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Managing Holiday Gatherings Anxiety

Managing Holiday Gatherings Anxiety

With the holiday season fast approaching, many folks are starting to schedule plans to see friends and family. Although seeing friends and family is often an enjoyable time, it’s okay to feel anxious about returning back to “normal.” I personally am feeling a bit nervous about gathering in a large group even though I used to do it all of the time before COVID. Here are a few tips to help support and prepare you for holiday gatherings:

  1. Journaling: Continue to process your thoughts and feelings by writing them down. By acknowledging the way you are feeling, you can set aside time to take care of yourself whether that be through meditation, a walk, or self-care day.
  2. Communicate: Remember that your feelings are valid and you are not alone. Everyone is experiencing transitioning back to “normal” differently. It is important to communicate your feelings and thoughts to your support network. It can be beneficial to talk about your fears because likely others are feeling the same as you.
  3. Start Slow: It is okay to stay within your comfort zone until you have built up confidence to expand your interactions. Often taking our time to readjust to the post-pandemic life allows us to evaluate our thoughts, feelings and emotions. Acknowledge these feelings and use them as a guide to slowly expand this circle as you feel ready.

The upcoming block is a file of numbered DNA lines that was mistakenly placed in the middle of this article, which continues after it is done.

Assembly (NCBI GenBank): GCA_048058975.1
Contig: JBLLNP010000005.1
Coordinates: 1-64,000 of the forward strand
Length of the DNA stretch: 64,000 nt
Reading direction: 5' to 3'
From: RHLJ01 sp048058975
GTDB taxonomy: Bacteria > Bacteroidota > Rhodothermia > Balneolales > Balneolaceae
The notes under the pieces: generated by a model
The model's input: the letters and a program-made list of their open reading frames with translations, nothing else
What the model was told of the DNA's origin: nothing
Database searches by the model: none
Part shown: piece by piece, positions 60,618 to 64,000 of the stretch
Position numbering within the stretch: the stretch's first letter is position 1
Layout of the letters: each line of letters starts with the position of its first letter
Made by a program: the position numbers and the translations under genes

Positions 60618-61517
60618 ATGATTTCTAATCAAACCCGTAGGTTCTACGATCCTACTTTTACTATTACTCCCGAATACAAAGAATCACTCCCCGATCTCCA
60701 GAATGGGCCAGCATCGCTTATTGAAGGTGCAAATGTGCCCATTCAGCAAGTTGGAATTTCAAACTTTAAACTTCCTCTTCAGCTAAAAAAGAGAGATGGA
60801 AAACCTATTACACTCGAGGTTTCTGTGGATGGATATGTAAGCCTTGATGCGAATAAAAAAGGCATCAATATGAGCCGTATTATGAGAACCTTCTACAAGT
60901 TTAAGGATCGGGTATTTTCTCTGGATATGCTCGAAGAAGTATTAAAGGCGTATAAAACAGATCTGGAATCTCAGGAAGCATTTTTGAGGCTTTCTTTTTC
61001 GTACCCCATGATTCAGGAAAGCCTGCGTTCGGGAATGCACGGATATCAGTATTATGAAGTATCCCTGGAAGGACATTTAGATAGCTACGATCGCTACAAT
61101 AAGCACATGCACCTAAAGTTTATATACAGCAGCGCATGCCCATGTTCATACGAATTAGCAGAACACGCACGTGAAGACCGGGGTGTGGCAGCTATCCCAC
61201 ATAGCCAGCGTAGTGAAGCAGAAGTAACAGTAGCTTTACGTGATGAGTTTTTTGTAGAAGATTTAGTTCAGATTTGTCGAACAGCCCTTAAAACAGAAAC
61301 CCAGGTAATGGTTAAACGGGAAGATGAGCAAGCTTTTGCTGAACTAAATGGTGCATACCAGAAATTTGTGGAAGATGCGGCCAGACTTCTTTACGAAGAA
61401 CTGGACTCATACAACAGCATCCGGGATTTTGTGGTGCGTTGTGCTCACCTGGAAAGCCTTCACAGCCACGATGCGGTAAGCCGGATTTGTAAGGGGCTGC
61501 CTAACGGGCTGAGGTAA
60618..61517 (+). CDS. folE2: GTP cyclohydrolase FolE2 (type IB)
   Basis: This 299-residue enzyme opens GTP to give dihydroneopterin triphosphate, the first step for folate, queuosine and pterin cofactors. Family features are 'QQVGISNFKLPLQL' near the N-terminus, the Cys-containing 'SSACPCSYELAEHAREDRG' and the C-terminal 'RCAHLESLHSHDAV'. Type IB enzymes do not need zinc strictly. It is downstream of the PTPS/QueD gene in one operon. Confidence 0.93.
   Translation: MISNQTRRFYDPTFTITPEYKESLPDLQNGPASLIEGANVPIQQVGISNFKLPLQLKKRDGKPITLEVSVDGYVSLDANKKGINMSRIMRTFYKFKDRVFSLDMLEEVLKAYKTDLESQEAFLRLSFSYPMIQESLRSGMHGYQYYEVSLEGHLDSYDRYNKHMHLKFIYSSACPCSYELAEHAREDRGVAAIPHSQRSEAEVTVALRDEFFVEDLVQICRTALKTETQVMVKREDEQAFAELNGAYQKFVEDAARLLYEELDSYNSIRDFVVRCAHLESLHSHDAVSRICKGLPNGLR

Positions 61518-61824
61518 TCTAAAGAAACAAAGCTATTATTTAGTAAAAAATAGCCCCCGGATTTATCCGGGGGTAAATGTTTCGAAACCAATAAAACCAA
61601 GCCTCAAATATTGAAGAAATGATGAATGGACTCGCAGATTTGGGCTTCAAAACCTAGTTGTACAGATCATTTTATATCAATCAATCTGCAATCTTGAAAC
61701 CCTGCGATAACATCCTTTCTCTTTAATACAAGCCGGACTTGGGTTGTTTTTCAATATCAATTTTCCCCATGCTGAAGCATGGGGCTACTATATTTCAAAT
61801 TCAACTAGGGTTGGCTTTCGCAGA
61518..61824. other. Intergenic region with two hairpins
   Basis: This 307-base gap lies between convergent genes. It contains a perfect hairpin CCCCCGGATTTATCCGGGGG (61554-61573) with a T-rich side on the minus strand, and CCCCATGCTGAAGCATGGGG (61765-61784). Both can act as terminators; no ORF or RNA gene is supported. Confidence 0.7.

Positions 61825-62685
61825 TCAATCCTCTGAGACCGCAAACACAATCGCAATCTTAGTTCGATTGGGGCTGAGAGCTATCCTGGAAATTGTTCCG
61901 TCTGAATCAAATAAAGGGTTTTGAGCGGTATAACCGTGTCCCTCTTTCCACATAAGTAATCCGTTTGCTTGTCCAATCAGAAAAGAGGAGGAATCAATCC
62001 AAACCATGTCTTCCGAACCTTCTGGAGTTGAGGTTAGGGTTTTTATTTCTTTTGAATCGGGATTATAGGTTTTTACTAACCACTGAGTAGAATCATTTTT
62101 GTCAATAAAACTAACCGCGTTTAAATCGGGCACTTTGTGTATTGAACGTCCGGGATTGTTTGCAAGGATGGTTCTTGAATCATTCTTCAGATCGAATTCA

For more reopening tips and techniques check out Managing Reopening Anxiety tips.

 If when you listen to your thoughts you decide it is best not to attend large holiday gatherings yet, here are two ways you can still stay connected:

  1. Having an outdoor drive-by: In classic COVID spirit, a drive-by allows you to still have a visit with individuals without the commitment of the gathering. Last year, I drove around to visit my friends and family. This activity is perfect because it allowed me to stay socially distanced but still be able to converse in person. This year as the COVID restrictions have become more relaxed, you could do a drive-by but stay for a visit in their house without the pressure of many people also being there.
  2. Zoom: Although we have probably all experienced a form of Zoom fatigue, this is the perfect way to connect with family and friends without physically being present. I also really enjoy Zoom to connect with family and friends that are geographically inaccessible. Through Zoom, you are able to control the environment (your house) and the duration (excusing yourself by ending the call politely).